Virtual communities and interorganizational networks are both overloaded concepts. Although it is assumed that they are related, there is some lack of clarity in their scientific and professional use. In this article, a contribution for the differentiation between the concepts of virtual knowledge community and interorganizational network is made, and we also shown how intertwined they are. Furthermore, we explain how communities can emerge from networks and discuss their main management issues. Finally, some definitions of related key terms are given.
Key Terms in this Chapter
Network of Organizations: Set of organizations that are jointly available to explore business opportunities through the launching of virtual organizations/enterprises.
Knowledge Community: A virtual community whose main aim is to share information and knowledge to achieve given collective and individual goals.
Virtual Organization: Temporary alliance of organizations/enterprises (legally) independents that share competencies or experiences and resources to better answer to some business opportunity, supported by technology.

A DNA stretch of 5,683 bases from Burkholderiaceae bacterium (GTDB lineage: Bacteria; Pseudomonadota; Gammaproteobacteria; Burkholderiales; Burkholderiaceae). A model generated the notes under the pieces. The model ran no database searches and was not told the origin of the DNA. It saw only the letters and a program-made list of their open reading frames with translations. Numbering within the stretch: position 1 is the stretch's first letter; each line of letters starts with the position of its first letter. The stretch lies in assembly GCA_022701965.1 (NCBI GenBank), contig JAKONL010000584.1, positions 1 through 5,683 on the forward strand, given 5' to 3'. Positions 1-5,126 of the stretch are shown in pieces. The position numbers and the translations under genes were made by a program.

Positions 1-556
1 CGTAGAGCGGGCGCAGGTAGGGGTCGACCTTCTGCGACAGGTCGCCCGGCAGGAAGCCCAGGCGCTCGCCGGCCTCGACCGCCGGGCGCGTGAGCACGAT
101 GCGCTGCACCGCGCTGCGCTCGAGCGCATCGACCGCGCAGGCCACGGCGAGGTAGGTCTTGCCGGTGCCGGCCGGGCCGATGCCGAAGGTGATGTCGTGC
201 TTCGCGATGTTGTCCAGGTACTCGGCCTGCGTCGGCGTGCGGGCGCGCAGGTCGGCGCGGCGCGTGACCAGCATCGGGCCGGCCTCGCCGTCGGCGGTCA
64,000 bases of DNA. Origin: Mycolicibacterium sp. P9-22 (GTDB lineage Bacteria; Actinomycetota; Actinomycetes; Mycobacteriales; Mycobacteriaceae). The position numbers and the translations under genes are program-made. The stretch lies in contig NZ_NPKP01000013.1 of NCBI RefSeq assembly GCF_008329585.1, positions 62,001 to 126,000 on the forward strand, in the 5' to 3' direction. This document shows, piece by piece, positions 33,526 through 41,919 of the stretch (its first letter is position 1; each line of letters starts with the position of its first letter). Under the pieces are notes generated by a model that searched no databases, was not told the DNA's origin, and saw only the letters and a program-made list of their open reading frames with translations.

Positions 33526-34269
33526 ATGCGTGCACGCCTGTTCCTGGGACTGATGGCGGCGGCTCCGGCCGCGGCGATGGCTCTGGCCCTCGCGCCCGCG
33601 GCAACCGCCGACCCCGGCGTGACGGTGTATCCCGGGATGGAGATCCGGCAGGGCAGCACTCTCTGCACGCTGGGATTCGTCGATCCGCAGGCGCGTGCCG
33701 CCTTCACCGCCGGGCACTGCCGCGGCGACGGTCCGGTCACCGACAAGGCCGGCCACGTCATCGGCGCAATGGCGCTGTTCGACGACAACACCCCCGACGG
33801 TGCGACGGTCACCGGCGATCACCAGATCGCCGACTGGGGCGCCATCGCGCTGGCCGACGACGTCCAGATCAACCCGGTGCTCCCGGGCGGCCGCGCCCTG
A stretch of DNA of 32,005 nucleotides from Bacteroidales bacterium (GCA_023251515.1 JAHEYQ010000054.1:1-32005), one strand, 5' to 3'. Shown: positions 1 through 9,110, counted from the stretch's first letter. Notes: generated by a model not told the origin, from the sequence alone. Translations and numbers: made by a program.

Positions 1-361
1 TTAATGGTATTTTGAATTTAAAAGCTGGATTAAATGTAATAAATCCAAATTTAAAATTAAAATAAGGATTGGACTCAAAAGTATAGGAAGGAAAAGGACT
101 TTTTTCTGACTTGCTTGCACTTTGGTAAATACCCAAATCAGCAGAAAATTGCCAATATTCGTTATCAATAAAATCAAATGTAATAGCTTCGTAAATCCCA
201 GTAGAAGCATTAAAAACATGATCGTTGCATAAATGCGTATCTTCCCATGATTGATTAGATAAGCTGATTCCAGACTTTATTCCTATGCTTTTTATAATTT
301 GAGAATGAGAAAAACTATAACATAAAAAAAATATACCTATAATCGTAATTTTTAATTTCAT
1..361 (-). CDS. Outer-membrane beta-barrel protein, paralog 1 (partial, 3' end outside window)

Network Breeding Environment: Two or more independent organizations that, within a favorable context of trust, social relationships, and technological mediation, coordinate (in a more or less formal way) strategies and/or activities aiming at achieving individual and collective goals.
Collaborative Network: A set of independent organizations that interact using intensively collaborative processes (processes that aim at achieving collective results through the joint execution of tasks) supported by information technology (collaborative technologies).
Professional Community: Aggregation that provide environments for professionals to share their knowledge body, as cultures of similar work, problems perceptions, techniques of problem resolution, professional values, legal aspects, professional behavior, and so forth.
Virtual Community: An aggregation of individuals who interact around a shared interest, where the interaction is at least partially supported and/or mediated by technology and guided by some protocols and norms (Porter, 2004)